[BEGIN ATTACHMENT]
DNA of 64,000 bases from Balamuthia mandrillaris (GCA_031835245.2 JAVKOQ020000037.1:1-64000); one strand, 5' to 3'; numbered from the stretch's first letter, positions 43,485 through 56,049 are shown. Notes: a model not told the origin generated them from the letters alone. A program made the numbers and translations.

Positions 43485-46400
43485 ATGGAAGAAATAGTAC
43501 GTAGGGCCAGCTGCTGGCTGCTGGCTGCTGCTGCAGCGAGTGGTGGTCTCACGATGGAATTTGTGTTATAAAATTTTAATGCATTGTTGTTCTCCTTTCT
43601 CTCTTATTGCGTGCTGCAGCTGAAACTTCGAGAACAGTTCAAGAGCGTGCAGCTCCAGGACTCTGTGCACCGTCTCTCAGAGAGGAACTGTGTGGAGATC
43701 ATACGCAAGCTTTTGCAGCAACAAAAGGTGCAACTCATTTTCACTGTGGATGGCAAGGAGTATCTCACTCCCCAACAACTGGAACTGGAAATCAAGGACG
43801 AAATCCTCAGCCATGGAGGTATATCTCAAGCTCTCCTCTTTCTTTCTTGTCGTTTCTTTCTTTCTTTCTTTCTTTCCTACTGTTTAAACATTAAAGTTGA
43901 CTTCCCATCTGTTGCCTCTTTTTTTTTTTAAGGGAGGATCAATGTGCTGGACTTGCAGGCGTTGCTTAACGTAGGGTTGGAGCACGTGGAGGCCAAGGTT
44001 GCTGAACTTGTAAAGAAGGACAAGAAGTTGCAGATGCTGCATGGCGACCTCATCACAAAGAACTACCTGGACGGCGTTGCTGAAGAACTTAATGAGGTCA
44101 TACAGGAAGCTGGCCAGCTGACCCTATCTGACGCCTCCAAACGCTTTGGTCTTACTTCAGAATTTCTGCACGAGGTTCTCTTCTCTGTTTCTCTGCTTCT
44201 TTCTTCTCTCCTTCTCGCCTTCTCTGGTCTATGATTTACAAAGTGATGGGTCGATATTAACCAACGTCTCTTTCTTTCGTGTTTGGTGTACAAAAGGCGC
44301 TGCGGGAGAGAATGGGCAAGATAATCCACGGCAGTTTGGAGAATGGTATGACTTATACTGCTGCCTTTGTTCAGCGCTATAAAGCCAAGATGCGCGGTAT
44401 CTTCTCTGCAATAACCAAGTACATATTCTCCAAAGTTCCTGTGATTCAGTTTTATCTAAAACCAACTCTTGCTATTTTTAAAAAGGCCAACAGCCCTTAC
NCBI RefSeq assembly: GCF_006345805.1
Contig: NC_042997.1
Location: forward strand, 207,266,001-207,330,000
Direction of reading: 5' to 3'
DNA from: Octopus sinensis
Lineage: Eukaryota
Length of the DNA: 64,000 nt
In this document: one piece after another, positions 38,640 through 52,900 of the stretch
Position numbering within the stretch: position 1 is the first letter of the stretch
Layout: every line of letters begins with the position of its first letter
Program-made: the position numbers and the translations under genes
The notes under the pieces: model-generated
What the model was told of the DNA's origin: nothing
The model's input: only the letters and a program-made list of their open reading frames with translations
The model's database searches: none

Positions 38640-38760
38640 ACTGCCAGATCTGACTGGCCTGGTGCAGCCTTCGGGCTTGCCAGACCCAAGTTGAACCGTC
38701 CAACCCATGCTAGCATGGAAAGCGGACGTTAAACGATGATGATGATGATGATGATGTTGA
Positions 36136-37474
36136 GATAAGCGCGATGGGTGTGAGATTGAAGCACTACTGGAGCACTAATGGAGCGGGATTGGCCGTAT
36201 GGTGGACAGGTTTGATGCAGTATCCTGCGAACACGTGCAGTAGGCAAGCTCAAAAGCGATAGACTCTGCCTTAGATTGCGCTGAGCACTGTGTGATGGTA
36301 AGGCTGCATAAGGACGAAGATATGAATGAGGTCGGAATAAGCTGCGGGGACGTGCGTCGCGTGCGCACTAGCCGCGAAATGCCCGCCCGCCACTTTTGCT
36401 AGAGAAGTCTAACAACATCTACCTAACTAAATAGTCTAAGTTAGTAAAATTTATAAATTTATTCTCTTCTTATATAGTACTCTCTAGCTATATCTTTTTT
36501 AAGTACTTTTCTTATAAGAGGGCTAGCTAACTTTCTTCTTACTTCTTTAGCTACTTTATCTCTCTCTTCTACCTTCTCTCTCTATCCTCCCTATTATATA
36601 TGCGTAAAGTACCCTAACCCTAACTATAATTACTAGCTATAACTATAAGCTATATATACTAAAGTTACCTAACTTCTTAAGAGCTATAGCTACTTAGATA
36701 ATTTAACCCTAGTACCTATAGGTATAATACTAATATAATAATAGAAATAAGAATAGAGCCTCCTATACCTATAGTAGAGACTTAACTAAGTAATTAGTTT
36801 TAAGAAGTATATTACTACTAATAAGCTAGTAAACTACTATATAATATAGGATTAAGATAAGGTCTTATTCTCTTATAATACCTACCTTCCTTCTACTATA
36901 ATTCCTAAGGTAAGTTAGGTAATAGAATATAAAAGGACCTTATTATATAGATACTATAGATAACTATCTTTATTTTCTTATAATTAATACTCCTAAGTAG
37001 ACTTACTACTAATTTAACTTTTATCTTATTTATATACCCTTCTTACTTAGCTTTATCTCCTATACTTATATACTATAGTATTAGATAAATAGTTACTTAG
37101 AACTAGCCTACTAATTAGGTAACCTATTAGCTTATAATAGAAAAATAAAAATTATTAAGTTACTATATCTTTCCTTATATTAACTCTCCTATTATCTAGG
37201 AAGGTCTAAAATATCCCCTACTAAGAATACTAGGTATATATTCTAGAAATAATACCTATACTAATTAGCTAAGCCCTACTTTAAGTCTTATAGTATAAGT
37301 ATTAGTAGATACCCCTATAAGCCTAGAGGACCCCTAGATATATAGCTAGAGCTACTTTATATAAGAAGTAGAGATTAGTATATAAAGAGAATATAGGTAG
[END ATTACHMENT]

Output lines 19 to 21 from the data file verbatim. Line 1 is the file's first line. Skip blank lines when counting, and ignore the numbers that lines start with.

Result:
Lineage: Eukaryota
Length of the DNA: 64,000 nt
In this document: one piece after another, positions 38,640 through 52,900 of the stretch